What's a guy gotta do to give a quote these days, anyway?
Photo Credit: Kristin Barlowe
Joe Nichols wants to talk about his A Traditional Christmas album, but he's shooting a music video in Bowling Green, Ky., and his cell phone connection with the reporter back in Nashville keeps breaking down. One, two, three calls start and crackle to an end within a matter of seconds.
But during those seconds, Nichols does manage to impart a few bits of information. The video he's shooting, he says, is for "What's a Guy Gotta Do," the rollicking single-guy lament from his second Universal South album, Revelation.
Besides his natural affection for the season, Nichols says he cut the Christmas album "to have a little extra music in our catalog, a little something extra for the fans." He speculates it will be another year or two before he records another studio album.
Deciding on the holiday tunes to include was "kind of a committee thing," he says. "We all pitched in and picked 10 of our favorites." His personal favorite, he reveals, is the old Nat King Cole standard, "The Christmas Song."
Under the guidance of producer Brent Rowan, Nichols recorded A Traditional Christmas last May.
"We sang Christmas songs in shorts and sandals," he says with a chuckle. "They turned the air conditioning way up in the studio." Then the phone connection goes dead again.
The next day, Nichols calls back. This time his voice is firm and clear, free of its dependence on thin-air technology.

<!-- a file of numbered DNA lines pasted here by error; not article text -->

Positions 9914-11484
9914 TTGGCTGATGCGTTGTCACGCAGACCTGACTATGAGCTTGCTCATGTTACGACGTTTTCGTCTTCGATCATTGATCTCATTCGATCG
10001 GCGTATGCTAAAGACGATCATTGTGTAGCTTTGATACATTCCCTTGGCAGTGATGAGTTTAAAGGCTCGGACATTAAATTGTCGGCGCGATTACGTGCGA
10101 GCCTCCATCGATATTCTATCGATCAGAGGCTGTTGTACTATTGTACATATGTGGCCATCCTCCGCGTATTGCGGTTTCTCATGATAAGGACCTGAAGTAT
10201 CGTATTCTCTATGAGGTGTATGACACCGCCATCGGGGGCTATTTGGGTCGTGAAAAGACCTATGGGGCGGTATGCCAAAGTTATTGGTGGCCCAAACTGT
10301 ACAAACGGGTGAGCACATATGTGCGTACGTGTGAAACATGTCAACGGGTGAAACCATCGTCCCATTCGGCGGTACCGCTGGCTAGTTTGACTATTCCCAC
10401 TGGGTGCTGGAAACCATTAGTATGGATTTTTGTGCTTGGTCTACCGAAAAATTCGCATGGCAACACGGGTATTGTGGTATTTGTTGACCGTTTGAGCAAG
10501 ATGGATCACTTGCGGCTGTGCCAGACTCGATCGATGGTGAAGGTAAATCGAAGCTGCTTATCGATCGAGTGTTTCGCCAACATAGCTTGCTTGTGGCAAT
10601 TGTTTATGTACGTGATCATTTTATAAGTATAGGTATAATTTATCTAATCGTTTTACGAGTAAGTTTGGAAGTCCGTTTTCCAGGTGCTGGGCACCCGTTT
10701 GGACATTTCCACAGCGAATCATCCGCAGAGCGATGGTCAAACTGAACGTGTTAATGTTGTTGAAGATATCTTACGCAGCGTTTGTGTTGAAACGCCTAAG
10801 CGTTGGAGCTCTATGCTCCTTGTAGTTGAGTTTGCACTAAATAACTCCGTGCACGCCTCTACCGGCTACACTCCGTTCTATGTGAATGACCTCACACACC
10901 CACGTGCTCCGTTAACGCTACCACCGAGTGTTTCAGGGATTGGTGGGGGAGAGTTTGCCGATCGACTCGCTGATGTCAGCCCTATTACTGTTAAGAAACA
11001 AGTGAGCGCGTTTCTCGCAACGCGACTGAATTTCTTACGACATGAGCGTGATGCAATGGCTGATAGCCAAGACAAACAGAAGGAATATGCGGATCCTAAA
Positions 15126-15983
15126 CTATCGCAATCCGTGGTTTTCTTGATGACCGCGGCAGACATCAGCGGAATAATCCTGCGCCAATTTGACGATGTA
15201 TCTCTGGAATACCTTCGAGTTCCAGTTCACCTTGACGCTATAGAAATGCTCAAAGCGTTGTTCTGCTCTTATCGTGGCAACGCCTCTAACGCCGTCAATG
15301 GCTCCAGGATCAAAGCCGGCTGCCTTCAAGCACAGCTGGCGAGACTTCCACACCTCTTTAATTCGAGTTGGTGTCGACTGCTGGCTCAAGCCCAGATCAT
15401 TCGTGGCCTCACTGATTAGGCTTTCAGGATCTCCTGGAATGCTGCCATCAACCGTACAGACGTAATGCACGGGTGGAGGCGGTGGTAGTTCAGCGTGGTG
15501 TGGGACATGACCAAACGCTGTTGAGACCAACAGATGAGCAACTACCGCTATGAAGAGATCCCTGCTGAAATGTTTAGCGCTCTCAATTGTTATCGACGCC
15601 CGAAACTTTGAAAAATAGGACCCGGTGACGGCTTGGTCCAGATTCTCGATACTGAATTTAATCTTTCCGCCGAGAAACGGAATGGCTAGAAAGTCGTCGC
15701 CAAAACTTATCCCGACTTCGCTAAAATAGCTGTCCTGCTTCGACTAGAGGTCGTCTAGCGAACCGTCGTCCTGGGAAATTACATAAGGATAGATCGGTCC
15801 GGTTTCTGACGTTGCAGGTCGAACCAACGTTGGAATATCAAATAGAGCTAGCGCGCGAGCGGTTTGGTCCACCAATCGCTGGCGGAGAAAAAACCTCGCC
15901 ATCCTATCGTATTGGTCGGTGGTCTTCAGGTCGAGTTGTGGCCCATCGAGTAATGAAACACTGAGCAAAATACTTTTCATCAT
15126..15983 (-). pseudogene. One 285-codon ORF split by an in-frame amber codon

"We got through the whole thing," he reports, returning to the subject of his music video. "It was really good. [Director] Peter [Zavadil] did a good job. Somebody else had the lead in it. It's not really focused on me. But that's a good thing."
As far as songs go, A Traditional Christmas lives up to its title, with selections like "Let It Snow! Let It Snow! Let It Snow!" "Winter Wonderland," "Silver Bells" and "Away in a Manager." The sound, though, is not always traditional. For example, Nichols sings "I'll Be Home for Christmas" not in the slow, wistful way it's usually delivered but as an up-tempo, almost cocky wink and a promise. There's a tin whistle and an autoharp on "Silent Night" and a harmonica weaving its way through "White Christmas."
"[Brent's] the one who came up with a lot of that stuff," Nichols explains, "and thank God. He's got a very creative mind. He can see a record before it happens."
Last Wednesday (Dec. 1), the day before he shot his video, Nichols did a show at the Country Music Hall of Fame and Museum's Ford Theater in Nashville as part of Nashville radio station WSIX's acoustic concert series. It wasn't his first time to perform there. In May, he had sung in the ceremony to honor new Country Music Hall of Fame inductee Carl Smith. But this was his first experience headlining at the venue.
Attracting a theater filled with die-hard fans, one woman from Indiana said she'd driven six hours -- just to see Nichols. At the show, he sang all his hits, plus a couple of cover tunes he and his guitar player used to perform years ago when they were working the honky-tonks on Nashville's Lower Broadway.
What fans didn't hear was any song from Nichols' new Christmas album. In the excitement of the moment, he had let that opportunity slip by.